Enbridge Energy Partners LP’s North Dakota crude oil pipeline system has been underutilized since November due to increasing competition from rail and other pipeline transport options, refiner Flint Hills Resources LP, a unit of Koch Industries Inc., told FERC in a filing.
Enbridge is seeking a surcharge on customers to cover the $1.5 billion cost of expansion capacity from Beaver Lodge, ND, to Clearbrook, MN, and has said in support of the request that demand on its system exceeds capacity, Flint Hills said in its filing [OR13-6]. Flint Hills protested, saying the proposed Sandpiper Project would be underutilized due to “numerous transportation alternatives” planned or near completion.
Separately in its own filing, EnWest Marketing LLC said, “…Enbridge North Dakota telephoned shippers this month [November] offering them additional throughput capacity for November 2012. I [Robert Garner, EnWest Marketing managing partner] am also aware of the fact that other North Dakota crude oil pipelines have not been running at capacity in recent months.”
EnWest also said Enbridge North Dakota was expected to offer an additional 200,000 b/d of capacity on its North Dakota system in February. “This additional capacity will consist of 120,000 b/d of capacity from new pipe between Berthold, ND, and Cromer, Manitoba, and 80,000 b/d from rail transport situated at Berthold.”
Enbridge claimed that underutilization of its North Dakota system last November was “due to temporary negative market price differentials for Bakken crude ‘that will no longer exist by the time Sandpiper goes into service, given that there are a number of pipeline projects currently under way in North America which are expected to address the transportation bottlenecks which have led to these price differentials,'” Flint Hills told the Federal Energy Regulatory Commission.
However, Flint Hills asserted that “the trend is not temporary” and that underutilization of the Enbridge system “is attributable to increased amounts of competing rail and pipeline transportation alternatives.
“…In particular, rail transportation is becoming more competitive and will continue to take barrels away from the Enbridge North Dakota system. The removal of the price differentials that Enbridge North Dakota predicts will happen before the projected in-service date of the Sandpiper project will not change the competitiveness of rail options, particularly in light of the increase [in] rates projected by Enbridge North Dakota resulting from the roll-in of the $1.5 billion costs of the Sandpiper Project.”
Enbridge’s Bakken Expansion Program is expected to add 200,000 b/d of export pipeline capacity from the Bakken Shale — 80,000 b/d into Berthold and 120,000 b/d into Cromer, Manitoba — taking Enbridge’s total capacity from North Dakota to 475,000 b/d some time early this year.
In response to the Flint Hills allegations, Enbridge spokesman Graham White said, “We are seeing reduced volumes on our North Dakota system as some producers seek alternate transportation options to take advantage of favorable oil pricing in other markets. Volumes on our North Dakota System will significantly increase as our regional market access projects begin to come on line later this year.”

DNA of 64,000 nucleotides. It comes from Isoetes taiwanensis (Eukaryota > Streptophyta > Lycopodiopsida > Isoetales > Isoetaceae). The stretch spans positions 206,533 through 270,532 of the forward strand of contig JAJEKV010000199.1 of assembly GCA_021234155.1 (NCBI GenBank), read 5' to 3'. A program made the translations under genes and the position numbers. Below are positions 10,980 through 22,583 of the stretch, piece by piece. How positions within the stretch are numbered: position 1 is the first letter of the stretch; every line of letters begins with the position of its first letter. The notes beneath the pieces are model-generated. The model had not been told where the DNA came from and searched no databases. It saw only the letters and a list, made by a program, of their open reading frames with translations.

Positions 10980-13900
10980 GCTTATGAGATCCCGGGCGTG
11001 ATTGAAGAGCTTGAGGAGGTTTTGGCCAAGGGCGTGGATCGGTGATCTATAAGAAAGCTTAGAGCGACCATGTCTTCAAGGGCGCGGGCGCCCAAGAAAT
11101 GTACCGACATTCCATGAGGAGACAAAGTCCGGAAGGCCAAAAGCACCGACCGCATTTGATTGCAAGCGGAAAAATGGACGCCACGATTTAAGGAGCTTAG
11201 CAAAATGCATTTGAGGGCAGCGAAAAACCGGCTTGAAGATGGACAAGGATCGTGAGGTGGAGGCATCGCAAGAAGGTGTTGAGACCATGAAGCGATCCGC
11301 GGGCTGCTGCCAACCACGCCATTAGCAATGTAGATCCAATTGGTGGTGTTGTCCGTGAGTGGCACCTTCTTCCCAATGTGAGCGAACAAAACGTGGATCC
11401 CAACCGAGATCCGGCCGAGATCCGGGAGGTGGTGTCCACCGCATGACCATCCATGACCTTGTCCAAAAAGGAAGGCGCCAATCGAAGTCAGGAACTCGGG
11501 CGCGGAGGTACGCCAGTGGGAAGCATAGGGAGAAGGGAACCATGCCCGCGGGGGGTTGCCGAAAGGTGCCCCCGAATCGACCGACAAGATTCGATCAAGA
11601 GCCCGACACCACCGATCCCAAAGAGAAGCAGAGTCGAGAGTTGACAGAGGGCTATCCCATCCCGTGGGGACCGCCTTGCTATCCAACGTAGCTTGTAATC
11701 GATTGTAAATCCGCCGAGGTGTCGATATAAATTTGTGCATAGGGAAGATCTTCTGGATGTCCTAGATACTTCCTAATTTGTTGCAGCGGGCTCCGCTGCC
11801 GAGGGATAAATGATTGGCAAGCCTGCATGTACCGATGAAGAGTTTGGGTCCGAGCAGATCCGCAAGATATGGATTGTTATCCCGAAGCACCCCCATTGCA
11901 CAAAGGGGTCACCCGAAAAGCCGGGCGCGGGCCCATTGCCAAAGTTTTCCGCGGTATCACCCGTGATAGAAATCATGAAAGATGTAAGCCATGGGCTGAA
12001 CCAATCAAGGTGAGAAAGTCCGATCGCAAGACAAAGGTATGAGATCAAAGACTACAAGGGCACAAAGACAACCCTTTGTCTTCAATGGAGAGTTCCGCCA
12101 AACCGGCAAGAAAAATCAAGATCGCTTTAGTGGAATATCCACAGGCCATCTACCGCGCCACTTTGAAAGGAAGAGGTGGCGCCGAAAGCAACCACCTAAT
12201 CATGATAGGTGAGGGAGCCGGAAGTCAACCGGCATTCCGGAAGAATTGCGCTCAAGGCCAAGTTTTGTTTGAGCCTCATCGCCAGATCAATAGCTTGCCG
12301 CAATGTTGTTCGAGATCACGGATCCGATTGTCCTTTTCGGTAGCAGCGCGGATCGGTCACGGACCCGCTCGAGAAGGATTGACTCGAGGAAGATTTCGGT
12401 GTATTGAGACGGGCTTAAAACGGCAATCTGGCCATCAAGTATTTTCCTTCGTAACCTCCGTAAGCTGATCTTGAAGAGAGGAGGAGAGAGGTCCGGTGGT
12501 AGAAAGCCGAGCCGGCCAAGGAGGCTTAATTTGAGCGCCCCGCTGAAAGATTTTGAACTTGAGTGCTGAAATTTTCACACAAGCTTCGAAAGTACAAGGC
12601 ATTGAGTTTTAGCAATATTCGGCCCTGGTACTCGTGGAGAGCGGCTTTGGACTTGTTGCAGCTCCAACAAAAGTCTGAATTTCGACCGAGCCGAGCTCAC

It costs more to ship oil by rail than pipeline; however, the burgeoning Bakken has lacked adequate pipeline infrastructure from the oil patch to markets, so producers have been turning to rail solutions (see Shale Daily, Nov. 2, 2012), some of which have been provided by Enbridge.
“Rail is the fastest way to provide increased export capacity out of the Bakken, creating a near-term solution to transportation bottlenecks and the resulting crude oil pricing differentials,” Stephen J. Wuori, president of Enbridge’s liquids pipelines business, said in late November when discussing the company’s joint venture with Canopy Prospecting Inc., the Eddystone Rail Co. (see Shale Daily, Nov. 27, 2012).
During an October presentation to financial analysts, Wuori talked about how shippers are fickle when basis differentials collapse. He allowed that numerous crude rail terminaling projects have been announced or completed. But when basis collapses — or a cheaper transport alternative emerges — capacity goes unused.
“Differentials have to remain high and be seen to be remaining high in order for rail to continue to be viable,” he said. “No one is building new track. You hear a lot about loading facilities and unloading facilities and rail cars being welded together, but nobody’s building much for new track…” he said (see Shale Daily, Oct. 5).
Separately on Wednesday during an earnings conference call. Kinder Morgan Inc. CEO Rich Kinder was asked about his company’s options for capturing Permian Basin price differentials with rail transport.
In response he said in part, “Crude by rail is important…I believe that is going to be part of producers’ long-term portfolio because they’re going to want some optionality…I think it will be a relatively small part because moving crude by rail is more expensive than moving it by pipeline, certainly, and as pipeline capacity gets built, that will take up the lion’s share. But I think you’ll see a lot of savvy producers who’ll want to save back, who knows, 10%, 15%, 20% of their production in a given field to use rail transportation.”
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